Remember when you had to purchase your music via cd’s, records, or cassettes at brick and mortar record stores? Prior to the iPod’s arrival, there was always a delay between the intent to purchase the songs we wanted and the time when we could actually enjoy them. The delay was either the travel time to and from a store to buy the album or the time waiting for an order placed online to arrive from the post office. There definitely wasn’t instant gratification in the process. The purchasing channels were rigid – requiring us to buy in increments of albums instead of choosing the exact songs we wanted. But there wasn’t an outcry from consumers. We learned to live with the shortcomings of the process. But then came revolutionary change. Apple uniquely understood the customer inconveniences better than anyone else and developed a digital music library (iTunes) and a physical device (the ipod) to eliminate the delay in the customer’s receipt of music and that allowed the consumer to purchase exactly the songs they wanted. Ipods were a huge improvement over the status quo and the customer responded enthusiastically. In effect, Apple reengineered the customer’s processes and by doing so redefined the music industry.
Innovators like Apple find and exploit game changing opportunities at a more rapid pace than their competition. The question is how to systematically identify those opportunities that move the market without relying on pure genius or an extraordinary leader – because Steve Jobs type geniuses are in short supply. My experience is that it is possible to institutionalize innovation into an organization and that the spark to create innovation lies in customer awareness. Customers know what they like, dislike, and choose to ignore about a product if you only listen to them. The best tactic I have found to gather this information with the requisite detail is to examine the customer’s experience from a process based perspective.
In the business world, processes have historically been the construct to frame efficiency and quality improvement efforts. When project teams get started, one of their initial activities is to map the underlying process. The mapping exercise provides them a ground level awareness of what is actually occurring on a daily basis. Why wouldn’t the same mapping activity be applicable to gaining a ground level perspective of the customer? In fact, it does! And at a level far superior to other customer analysis tactics practiced today.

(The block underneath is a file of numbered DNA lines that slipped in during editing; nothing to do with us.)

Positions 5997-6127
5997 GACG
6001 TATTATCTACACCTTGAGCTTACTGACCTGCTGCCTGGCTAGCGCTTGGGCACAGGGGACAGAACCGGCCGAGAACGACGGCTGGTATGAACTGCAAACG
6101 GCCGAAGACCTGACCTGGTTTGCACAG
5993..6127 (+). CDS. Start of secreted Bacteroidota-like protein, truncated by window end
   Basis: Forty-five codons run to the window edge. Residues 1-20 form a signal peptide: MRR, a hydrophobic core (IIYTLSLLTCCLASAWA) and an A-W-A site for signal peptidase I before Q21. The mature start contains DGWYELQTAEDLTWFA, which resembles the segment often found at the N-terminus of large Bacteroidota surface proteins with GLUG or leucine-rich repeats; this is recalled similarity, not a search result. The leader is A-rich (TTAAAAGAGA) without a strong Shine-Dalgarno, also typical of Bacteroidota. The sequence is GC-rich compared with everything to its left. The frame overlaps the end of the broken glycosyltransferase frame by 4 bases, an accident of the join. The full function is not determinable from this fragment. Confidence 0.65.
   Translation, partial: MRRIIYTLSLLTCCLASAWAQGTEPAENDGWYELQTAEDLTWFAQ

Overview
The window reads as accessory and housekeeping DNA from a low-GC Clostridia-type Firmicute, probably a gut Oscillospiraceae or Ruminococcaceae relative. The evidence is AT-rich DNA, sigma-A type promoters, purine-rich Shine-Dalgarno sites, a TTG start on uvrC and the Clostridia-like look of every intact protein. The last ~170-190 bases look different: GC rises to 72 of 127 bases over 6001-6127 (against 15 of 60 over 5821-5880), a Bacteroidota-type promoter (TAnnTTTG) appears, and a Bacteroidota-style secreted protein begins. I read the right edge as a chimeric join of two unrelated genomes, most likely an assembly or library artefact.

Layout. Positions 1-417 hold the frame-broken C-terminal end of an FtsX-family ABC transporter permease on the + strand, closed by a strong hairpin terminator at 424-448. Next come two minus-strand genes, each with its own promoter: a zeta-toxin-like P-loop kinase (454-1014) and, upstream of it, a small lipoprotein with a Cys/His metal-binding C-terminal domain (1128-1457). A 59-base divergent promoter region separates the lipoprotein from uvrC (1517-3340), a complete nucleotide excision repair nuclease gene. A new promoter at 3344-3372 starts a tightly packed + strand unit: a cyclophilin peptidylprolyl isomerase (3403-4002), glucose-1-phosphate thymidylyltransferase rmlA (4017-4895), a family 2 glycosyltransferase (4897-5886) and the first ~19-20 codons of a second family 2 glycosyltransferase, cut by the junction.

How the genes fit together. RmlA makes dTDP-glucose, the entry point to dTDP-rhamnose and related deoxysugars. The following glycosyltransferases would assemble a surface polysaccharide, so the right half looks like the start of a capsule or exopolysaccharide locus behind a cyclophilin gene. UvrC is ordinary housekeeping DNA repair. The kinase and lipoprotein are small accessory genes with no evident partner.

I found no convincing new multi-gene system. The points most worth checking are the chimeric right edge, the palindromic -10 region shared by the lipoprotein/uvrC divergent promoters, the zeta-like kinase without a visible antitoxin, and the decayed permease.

What does it mean to map the customer’s processes? Customers engage in many activities throughout a product’s lifecycle. Before making the purchase, a customer may gather information on the product, investigate alternatives, configure the product for a particular setting, search for the best price, or negotiate payment terms. After a purchase, the product may need to be built, delivered, or installed. And then as the customer uses the product it may require further servicing including fueling, maintaining, or repairing the item. Finally, as the product reaches the end of its lifecycle, it may need to be replaced, disposed of properly, or perhaps refurbished. Every step is an place for a company to differentiate itself – a potential opportunity to build customer loyalty.
Fortunately, the approach for mapping customer processes is no different than what is executed in improvement projects in many companies today. It entails interviewing process participants, visualizing the subject process in action, and iterating the documented process maps repeatedly until there is widespread consensus the mapping accurately depicts the customer’s behavior. Like any other process, there may be variations and exceptions. And there will occasionally be areas where no one really knows what happens.
The beauty in mapping customer processes is the deep understanding gained about the customer’s wants and needs. Beyond financial measures and internal metrics, very few companies understand the intricacies of the customer experience throughout a product’s lifecycle. Possessing this knowledge yields a unique opportunity – the capability to examine every part of the customer’s experience and investigate opportunities to fix issues, improve the customer experience, or eliminate wasteful activities. After evaluating these opportunities to confirm their validity, the end result is a list of customer based opportunities – and this approach can be used repetitively to fuel an enterprise’s innovation engine.
In today’s increasingly competitive markets, companies stealing market share are offering better products and customer experiences. Innovating requires knowing what customers want and what they don’t. And the best way to quickly gain this awareness is to supplement traditional sources of customer information with the insights generated by mapping your customer’s processes.